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Leipziger GoseLeipziger Gose

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Leipziger Gose actually originated in the smallish town of Goslar {state of Lower Saxony , Germany}. Leipziger Gose was already first mentioned around 1000 AD under Emperor Otto III. Like many other beerstyles {such as English Imperial Stouts and German Bock biers} the Goslar breweries of Leipziger Gose had to look elsewhere for a bigger market. They found those in the trade towns of Halle and Leipzig, about 100 miles East, where Leipziger Gose appeared around 1738 for the first time. By 1900 Leipzig boasted over 80 Gose houses.

The spread of the bottom-fermenting pilsner style as well as economic decline of East Germany under communist regime contributed to the demise of the Leipziger Gose which was last brewed in the mid 1960s.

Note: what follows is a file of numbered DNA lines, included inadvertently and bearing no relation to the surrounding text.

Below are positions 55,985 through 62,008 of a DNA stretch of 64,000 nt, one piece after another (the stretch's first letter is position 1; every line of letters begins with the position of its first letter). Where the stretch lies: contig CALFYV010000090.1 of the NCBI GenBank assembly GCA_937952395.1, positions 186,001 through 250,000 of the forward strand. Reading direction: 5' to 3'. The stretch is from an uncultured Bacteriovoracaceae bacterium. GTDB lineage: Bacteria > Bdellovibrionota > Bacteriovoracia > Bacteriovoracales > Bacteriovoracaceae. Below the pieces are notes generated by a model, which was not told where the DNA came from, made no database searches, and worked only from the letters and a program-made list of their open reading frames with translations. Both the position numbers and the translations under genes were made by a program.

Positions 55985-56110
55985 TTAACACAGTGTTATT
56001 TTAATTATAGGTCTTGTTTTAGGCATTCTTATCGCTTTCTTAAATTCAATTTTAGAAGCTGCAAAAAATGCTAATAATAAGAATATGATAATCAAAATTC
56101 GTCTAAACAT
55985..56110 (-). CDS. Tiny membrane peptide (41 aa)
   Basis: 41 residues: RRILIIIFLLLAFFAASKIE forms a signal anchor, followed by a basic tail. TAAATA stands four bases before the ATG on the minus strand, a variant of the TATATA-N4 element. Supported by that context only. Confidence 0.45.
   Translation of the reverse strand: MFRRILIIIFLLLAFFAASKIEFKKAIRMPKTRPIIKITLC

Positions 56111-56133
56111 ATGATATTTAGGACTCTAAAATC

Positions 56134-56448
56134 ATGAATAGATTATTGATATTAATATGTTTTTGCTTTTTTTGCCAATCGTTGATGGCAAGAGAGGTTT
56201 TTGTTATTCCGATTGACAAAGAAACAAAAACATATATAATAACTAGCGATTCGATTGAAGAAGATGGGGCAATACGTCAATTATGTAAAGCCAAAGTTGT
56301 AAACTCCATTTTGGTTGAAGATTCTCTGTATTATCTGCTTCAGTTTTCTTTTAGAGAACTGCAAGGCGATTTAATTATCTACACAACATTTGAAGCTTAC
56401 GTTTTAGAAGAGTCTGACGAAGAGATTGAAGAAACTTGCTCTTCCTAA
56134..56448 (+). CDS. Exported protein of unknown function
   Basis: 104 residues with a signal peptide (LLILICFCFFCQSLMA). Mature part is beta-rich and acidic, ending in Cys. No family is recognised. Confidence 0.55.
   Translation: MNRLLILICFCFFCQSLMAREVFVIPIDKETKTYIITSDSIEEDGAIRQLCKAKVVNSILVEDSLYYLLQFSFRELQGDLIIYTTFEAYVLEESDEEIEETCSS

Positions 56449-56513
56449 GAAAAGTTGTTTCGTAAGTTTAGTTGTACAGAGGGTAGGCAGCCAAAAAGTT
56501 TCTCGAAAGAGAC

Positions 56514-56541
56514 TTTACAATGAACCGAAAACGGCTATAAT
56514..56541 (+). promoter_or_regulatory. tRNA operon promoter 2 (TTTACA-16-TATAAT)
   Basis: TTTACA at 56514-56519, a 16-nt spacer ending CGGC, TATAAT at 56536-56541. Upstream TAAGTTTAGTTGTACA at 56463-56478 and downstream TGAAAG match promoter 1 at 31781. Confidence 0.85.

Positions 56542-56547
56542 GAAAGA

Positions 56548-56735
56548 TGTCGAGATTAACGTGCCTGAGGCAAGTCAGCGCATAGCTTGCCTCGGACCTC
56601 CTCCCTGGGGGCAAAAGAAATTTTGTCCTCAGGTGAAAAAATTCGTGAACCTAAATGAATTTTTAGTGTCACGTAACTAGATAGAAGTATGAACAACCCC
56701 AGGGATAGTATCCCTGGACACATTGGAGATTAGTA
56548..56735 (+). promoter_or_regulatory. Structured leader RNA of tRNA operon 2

On July 20, 2000 Thomas Schneider {no relations to the Schneider Wheatbeer brewery in Kelheim, Germany} revived the brewing of the Original Leipziger Gose in the famous “Bayerische Bahnhof” in Leipzig.

Leipziger Gose is a top-fermenting wheat beer {60% wheat, 40% barley malt} with coriander, salt, and lactic acid bacteria added in the boil. It is a 4.5% alc/vol eclectic beer whose name evokes a close relationship to the renowned Lambic/Geuze breweries in the Valley Senne nearby Brussels, Belgium.

Leipziger Gose is unfiltered, unpasteurized , and bottle-conditioned. It is of a yellowish color; a hint of apple-skin aroma in the nose; its flavor and taste profile is quite complex with notes of plums, herbs, and coriander on the palate. The refreshing sharpness of the salt is quite subtle. The finish is dry with the lactic acid bacteria providing some nice refreshing undertones.